Janice's journey

This biography is made based on the diary of a young woman who lived in many years in Denmark before she went on a holiday at her birthmother’s county. Her values and morale is based on her upbringing in Denmark which some might consider offending. However in order to truly understand how she experienced her stay in the United States the cultural influences has to be considered a major contributor to her choices both before, under and after her stay.

Second the names of individual youth transport firms, wilderness programs and boarding schools are not mentioned. It is not a question about being for or against various companies offering emotional growth. It is strictly a story about how Janice as she has chosen to call herself experienced a number of incidents which left life changing marks on her adult life.

This biography is co-authored because Janice wanted to have her story published in both Danish and English.

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11. A very hard Impact

In the evening after dinner then came Nancy up to me. She gave me blindfolded and led me down to the camp.
 

When my blindfold was removed Nancy spoke and wished me welcome the first day of my new life.

 

I was formally presented to the group. Beside me it consisted of the students Lindsay, Mickey, Misha and Robert and of course the two guides Nancy and Brad. In order to remove all the burdens I had entered the program with I was supposed to read the answers to my assignments up in front of the group which I did. 

 

It did not seem to make special impression on the other group members. Actually a boy named Mickey took the word and accused me of holding something back, which I fully denied. But as Misha said there was no one who came to this wilderness program with so little baggage. She thought I was in denial of my life. It led to shouting and tears. I felt they failed to understand me. I had the answer as honestly I could when it was expected of me that I had to lie because in really I didn’t want to change a bit.
 

Brad had been somewhat reclined beneath it all. He had just been pampered by cutting a stick. Suddenly he spoke. "Quiet. Everybody. We cannot talk over each other and expect to get something out of it. I've cut this pow-pow stick that Indians used to control whoever is speaking. Only the one who has the stick may speak. The rest must listen. We have heard what Janice said. Let her speak again and this time she will read the letter her mother has sent her once she signed Janice up. Janice! Here's your impact letter. Read it up for the group. "

 

What? Impact letter? What was an impact letter? Brad gave me a paper. I recognized the mother's handwriting.

 

Dear Janice

 

It is with sadness that I have discovered that your life has taken a wrong turn after I left you in Denmark. To this very day I regret my choice and would like to give you help so you can turn your life into something sensible. You have led a dissolute life. You drink alcohol and there is a long way before you turn 21. You also have a relationship with a boy and your father has allowed the situation to go too far. You will be dead or in jail before you turn 25 if I had not intervened.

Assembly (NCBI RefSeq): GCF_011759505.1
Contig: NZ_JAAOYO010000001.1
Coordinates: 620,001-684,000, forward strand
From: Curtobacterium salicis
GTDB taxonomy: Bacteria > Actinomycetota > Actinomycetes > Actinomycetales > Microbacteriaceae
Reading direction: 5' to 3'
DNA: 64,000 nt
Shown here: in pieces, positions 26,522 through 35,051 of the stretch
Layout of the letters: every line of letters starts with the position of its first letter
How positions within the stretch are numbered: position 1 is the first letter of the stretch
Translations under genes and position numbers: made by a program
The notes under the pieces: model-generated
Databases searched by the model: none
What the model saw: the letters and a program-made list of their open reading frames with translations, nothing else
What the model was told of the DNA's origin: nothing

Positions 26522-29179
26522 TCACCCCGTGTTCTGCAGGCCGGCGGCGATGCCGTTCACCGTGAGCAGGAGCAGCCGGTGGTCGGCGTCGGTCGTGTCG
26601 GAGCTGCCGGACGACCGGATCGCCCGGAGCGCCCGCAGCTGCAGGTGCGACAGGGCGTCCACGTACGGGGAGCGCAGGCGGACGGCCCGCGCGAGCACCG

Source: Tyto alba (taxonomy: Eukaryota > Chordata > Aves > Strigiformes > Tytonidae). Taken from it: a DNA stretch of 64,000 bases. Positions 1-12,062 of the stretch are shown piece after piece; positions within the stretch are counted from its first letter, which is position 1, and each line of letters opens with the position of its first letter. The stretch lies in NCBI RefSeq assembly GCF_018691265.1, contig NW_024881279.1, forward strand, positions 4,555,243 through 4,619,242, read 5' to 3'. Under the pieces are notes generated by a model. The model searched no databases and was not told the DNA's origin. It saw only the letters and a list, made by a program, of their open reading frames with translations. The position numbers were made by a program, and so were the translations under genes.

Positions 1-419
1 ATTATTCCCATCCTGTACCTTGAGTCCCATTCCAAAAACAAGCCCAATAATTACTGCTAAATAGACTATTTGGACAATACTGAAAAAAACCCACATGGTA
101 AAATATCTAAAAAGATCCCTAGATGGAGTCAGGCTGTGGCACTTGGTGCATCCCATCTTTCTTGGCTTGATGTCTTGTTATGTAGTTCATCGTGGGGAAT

So I've sent you on this survival in order for you to discover the inner resources that I know that you have in you, so you can get tools to make positive choices in life. I believe in you. I know that you contain so much more than you think. You must choose a Mcjob career or any ordinary day job after the 9th form. You need to reach out for opportunities and get a high school graduation so you can get a higher education. I trust you. I am with you all the way - in mind.

 

The warmest greetings

Mother

 

Robert took the stick. "Well, the truth came out. I knew that there was more behind. I myself have been confronted with the truth and it can be tough. Janice: Accept it. Tell us in your own words the whole truth now."

 

I did not want to talk. I had not done anything wrong. I lived a life like most teenagers in Denmark. Now my mother had done his best to ruin my life. A survival course! What if I do not survive? The other young people took the stick one by one just to pick on me and get me to tell them that the contents of the letter were true. After 20 minutes of constant criticism said Brad that I probably denied the truth so much that it would take time for me to open up to the group. There would be a psychologist visiting the group later this week. Perhaps the next group session would be more productive if I had been allowed time working with myself.

 

My tent was moved down to the camp. I was now at the next level called “Coyote”

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